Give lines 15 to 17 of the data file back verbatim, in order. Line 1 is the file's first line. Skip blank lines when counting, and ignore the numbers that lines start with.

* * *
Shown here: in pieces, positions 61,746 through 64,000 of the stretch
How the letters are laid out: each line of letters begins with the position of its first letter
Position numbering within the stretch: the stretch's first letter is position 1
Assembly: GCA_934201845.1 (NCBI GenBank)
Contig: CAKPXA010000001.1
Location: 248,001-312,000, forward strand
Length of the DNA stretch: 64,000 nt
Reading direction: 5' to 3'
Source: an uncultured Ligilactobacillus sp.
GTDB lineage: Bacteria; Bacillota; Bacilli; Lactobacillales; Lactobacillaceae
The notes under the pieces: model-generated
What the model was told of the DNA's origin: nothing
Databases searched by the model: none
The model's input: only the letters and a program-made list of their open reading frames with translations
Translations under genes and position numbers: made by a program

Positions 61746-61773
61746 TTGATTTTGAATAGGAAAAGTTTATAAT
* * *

Translations under genes and position numbers: made by a program

Positions 61746-61773
61746 TTGATTTTGAATAGGAAAAGTTTATAAT